• 35. SOME LIMITATIONS TO PROPERTY Uses that unreasonable interfere with the property rights of others Uses that unreasonably interfere with public property rights, including externalities that jeopardise the property of others and reduce PUBLIC GOODS in an unreasonable way (health, safety, peace, convenience)Wednesday, 7December, 2011 35
  • 36. DO YOU... Know examples of properties that effectively reduce public goods?Wednesday, 7December, 2011 36
  • 37. THE CLASSIC EXAMPLE Drax Power Station near Selby, Yorkshire. Photograph: John Giles/PA Source: http://www.guardian.co.uk/environment/2011/feb/09/pollutionwatch-uk-sparedWednesday, 7December, 2011 37
  • 38. CAN YOU THINK OF REASONS WHY THIS AIRPORT IS STILL THERE? Source: http://acertodecontas.blog.br/atualidades/congonhas-sobrevive-porque-as-pessoas-querem/Wednesday, 7December, 2011 38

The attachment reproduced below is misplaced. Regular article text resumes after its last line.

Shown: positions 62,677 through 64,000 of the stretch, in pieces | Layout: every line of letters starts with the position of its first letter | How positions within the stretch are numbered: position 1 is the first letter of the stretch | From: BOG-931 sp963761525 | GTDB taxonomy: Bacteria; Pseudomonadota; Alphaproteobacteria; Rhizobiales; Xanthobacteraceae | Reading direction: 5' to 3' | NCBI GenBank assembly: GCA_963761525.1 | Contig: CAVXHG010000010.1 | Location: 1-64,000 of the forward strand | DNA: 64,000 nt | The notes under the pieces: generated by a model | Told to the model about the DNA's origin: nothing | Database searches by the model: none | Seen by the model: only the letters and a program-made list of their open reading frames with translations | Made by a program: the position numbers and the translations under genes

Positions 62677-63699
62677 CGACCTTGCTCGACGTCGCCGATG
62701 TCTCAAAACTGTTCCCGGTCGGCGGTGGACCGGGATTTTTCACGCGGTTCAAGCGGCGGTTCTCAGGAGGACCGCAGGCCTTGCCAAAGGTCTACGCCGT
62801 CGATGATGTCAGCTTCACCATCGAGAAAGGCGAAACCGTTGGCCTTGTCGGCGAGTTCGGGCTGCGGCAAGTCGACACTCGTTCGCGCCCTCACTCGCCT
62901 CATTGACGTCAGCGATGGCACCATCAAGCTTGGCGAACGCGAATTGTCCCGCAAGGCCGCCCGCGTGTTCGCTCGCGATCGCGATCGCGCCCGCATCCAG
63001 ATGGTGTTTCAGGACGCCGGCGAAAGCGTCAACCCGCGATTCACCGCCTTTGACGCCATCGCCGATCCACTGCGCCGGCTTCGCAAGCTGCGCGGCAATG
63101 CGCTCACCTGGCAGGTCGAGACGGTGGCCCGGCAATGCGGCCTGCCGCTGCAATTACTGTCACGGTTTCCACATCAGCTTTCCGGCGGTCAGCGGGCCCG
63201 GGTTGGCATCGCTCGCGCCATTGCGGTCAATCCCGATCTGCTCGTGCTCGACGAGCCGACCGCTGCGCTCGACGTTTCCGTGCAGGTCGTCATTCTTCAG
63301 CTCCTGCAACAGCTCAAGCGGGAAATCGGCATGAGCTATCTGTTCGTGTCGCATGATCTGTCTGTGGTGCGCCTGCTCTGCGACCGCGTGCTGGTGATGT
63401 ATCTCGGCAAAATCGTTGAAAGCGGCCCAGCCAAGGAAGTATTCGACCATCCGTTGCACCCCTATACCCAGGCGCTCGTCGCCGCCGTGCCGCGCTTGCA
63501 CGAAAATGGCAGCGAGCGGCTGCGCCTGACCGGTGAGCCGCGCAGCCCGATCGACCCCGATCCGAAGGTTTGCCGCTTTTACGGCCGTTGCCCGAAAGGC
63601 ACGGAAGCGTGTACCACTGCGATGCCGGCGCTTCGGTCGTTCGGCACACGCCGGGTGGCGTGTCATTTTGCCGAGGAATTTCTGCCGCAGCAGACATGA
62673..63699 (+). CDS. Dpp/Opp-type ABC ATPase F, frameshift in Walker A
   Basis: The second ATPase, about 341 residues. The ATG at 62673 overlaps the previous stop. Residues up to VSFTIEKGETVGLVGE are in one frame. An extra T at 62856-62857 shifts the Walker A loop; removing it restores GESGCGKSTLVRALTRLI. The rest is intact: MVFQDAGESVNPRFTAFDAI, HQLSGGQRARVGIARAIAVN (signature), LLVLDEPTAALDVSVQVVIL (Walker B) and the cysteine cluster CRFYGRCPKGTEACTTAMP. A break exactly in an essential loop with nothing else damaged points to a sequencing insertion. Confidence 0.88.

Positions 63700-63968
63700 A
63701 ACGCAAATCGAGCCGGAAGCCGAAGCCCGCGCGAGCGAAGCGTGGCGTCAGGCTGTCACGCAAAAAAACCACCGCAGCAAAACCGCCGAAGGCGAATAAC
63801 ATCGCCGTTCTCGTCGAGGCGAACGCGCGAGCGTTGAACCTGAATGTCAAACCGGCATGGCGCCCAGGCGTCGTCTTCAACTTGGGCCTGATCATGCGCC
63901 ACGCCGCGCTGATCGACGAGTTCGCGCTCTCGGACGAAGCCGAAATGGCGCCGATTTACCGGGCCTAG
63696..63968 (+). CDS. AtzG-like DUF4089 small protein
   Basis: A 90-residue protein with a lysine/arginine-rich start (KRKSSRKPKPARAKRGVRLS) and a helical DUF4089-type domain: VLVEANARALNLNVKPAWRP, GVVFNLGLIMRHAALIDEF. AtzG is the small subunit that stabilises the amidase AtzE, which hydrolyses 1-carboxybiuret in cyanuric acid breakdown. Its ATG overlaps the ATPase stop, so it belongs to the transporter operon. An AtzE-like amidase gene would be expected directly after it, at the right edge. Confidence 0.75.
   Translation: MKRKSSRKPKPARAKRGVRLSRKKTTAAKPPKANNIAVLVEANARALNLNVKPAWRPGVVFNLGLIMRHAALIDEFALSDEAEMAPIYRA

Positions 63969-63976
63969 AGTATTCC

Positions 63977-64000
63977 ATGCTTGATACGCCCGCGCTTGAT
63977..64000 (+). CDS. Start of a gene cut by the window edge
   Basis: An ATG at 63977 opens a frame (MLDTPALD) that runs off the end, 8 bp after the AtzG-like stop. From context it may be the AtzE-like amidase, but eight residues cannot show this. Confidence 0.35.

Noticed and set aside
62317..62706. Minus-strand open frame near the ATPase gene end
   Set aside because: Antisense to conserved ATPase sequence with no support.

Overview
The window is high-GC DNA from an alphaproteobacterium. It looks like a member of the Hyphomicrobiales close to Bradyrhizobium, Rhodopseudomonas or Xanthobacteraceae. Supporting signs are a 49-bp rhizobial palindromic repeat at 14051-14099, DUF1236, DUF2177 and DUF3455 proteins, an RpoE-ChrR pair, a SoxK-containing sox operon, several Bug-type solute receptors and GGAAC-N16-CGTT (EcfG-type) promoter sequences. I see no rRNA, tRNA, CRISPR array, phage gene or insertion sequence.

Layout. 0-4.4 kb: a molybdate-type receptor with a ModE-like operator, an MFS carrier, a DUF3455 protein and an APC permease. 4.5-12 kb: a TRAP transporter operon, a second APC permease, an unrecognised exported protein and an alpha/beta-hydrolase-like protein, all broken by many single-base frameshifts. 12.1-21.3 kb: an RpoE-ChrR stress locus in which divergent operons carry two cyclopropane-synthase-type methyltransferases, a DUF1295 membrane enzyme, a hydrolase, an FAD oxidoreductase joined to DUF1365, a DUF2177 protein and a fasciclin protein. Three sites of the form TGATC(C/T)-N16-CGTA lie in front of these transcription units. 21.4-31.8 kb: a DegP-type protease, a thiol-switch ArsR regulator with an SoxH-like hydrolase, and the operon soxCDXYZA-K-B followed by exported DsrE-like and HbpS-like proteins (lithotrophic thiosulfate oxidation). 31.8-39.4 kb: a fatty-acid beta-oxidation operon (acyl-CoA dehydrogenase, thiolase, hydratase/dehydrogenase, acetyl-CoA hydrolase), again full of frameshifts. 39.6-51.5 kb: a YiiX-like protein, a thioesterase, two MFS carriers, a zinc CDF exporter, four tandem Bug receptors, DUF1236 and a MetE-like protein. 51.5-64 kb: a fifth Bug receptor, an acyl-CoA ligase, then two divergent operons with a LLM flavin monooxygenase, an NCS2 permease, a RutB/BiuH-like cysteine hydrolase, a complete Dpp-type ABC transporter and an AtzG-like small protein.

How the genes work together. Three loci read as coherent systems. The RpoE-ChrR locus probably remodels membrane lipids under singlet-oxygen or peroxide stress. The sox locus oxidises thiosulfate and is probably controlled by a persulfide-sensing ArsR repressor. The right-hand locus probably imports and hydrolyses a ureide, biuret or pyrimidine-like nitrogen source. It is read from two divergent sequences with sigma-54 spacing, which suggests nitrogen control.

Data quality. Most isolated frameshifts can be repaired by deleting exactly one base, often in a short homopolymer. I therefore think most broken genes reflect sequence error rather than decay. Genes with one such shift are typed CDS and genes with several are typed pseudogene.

• 39. SCHIPHOL NOISE MAP http://www.geluidnieuws.nl/2005/sep2005/schiphol.htmlWednesday, 7December, 2011 39
  • 40. PRIVATE PROPERTY Directly affects the production of PUBLIC GOODS Is directly affected by PUBLIC GOODSWednesday, 7December, 2011 40
  • 41. My plot!Wednesday, 7December, 2011 41
  • 42. My plot! DinoVabec NYC to LAWednesday, 7December, 2011 42
  • 43. EXAGGERATED? ME?Wednesday, 7December, 2011 43
  • 45. www.grosvenorlondon.comWednesday, 7December, 2011 45
  • 46. PUBLIC GOODS Public goods are not only created by government action. Public goods are created by the action of all the actors present in a governance system.Wednesday, 7December, 2011 46
  • 47. HOWEVER The State is the MAIN ARTICULATOR and WARRANTOR of Public Goods (remember the function of the State as protector of property? It can limit it too and direct uses for societal gains). Public goods are maximised thanks to co-ordinated collective action (in other words: PLANNING) Therefore, the State could act as a re-distributor of GAINS to SOCIETY through democratic mechanisms of transfer and equalisation.Wednesday, 7December, 2011 47